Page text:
The trailer for The Matrix Resurrections is here. Though I will not miss this film for anything in the world, I also know it will not mesmerize me in the way the first film in this series, The Matrix, did. The reason for this is not found in the original's brilliant meshing of Hollywood and Hong Kong cinema, nor in its triphop-era Herrmannian score, but rather in its concept, which reflected (or even diffracted, if I'm to use a metaphor preferred by Karen Barad) the economic sequence of its time, the late-1990s.

Indeed, the former finance minister of Greece, Yanis Varoufakis, once described The Matrix as a documentary of capitalism. But Varoufakis, who clearly subscribes to the Marxist theory of surplus value and its source (labor), needed to say more than this. The film is also (and more so) a documentary about a particular stage in the development of capitalism. In his very long 2019 book, Capital and Ideology, the French economist Thomas Piketty described this stage as “neo-proprietarian." There was, in short, no way the 1970s could have made The Matrix, nor the 1980s, and that's for one simple reason: capitalism was not triumphant during those decades. It was still in its post-World War II slump.

This meant that, in order to maintain power and check labor militancy, capitalism could not let go of institutions and policies it viscerally hated: welfare systems, wages that enjoyed an escalator clause, college costs that did not drown students in debt. Those were the days.

Let us review the economic narratives at play in the major science fiction films leading up to The Matrix. What do we find in Star Wars (1976)? A proletariat caught in a galactic war with Empire. And in Alien (1979)? Labor is bickering about pay and bonuses. And in Aliens (1986) and Robocop (1987)? Corporations are still the bad guys. But at the start of the last decade of the 20th century, the struggle between labor and capital effectively met its end. By appearance (and I want my readers to know that I place a lot of weight on the word appearance) capital won. Labor, in the form of socialist rivals for global dominance, lost. The Berlin Wall was down, and the American Hegelian Francis Fukuyama famously declared the end of history, which, in this context, precisely had as its motor the struggle between labor and capital. 1990 marked the beginning of capitalism's triumphant stage. It had no challenges. It dissolved the social institutions of the three glorious decades and reestablished the full power of property (neo-proprietarianism).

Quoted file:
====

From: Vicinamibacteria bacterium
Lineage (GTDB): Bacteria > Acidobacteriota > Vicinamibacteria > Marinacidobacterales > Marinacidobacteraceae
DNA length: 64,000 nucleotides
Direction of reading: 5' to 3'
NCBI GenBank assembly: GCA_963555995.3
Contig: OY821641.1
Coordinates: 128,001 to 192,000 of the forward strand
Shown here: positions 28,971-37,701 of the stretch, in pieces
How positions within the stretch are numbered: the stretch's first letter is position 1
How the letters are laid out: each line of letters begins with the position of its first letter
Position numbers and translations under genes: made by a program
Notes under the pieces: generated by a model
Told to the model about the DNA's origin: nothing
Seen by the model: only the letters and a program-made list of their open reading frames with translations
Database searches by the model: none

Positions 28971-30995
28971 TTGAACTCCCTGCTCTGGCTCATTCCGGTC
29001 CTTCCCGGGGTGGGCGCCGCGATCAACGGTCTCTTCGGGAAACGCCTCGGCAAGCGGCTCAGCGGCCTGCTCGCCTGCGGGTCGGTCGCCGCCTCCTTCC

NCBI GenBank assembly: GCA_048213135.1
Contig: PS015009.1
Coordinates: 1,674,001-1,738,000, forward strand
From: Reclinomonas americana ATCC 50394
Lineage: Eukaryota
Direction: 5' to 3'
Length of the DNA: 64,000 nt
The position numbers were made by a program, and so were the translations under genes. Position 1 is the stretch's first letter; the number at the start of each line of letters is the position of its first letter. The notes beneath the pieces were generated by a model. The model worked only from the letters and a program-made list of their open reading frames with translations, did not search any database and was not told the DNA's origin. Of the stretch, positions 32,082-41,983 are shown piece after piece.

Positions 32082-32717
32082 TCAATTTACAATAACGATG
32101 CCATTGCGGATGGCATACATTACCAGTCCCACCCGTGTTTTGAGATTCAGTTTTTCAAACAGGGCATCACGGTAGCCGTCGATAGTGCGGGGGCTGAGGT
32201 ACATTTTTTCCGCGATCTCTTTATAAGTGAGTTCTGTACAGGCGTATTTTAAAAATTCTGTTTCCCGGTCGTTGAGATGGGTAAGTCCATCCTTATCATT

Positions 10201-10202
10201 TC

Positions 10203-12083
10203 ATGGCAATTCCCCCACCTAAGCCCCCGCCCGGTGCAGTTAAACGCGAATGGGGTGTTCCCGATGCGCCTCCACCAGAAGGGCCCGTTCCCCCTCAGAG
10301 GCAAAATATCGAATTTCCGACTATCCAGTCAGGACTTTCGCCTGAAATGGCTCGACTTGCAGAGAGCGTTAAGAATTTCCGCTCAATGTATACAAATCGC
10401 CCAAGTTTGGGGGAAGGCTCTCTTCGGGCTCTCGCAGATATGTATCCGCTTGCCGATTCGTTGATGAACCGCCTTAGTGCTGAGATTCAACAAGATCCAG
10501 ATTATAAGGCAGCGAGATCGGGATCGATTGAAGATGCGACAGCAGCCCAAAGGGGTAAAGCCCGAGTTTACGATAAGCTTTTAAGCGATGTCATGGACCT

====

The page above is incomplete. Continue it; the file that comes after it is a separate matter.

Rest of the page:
By the time we get to The Matix, labor is silent and corporations are benign. Some hacking is going on here and there, but it is mostly harmless. Neo (Keanu Reeves) works for a tech firm that is nowhere near the monster Tyrell Corporation. It does boring stuff for consumers who are equally as boring. The bosses of Neo's tech company just want their workers to show a little more enthusiasm. And so, The Matrix is about a slumbering proletariat. It will not wake up in a way that alarms the mainstream until the crash of 2008, the end of capitalist triumphalism.

We are not sleeping in the way we did in the 1990s, when there was TINA (There Is No Alternative); but we are not fully awake. We actually have Bernie Sanderses and AOCs, figures who would have been easily marginalized back in the 1990s. And we also have the excessive reaction to the reemergence of anti-proprietarianism (the Trumps and MTGs). Both developments were, for sure, made visible and viable by the ideological (rather than actual) collapse of neo-proprietarianism, which is also called neoliberalism. This is the world that The Matrix Resurrections enters in the Christmas season of 2021. Can we expect it to be a documentary of the current sequence of capitalism? This I very much doubt, and so my best guess is that I will watch the reboot as a sheer spectacle.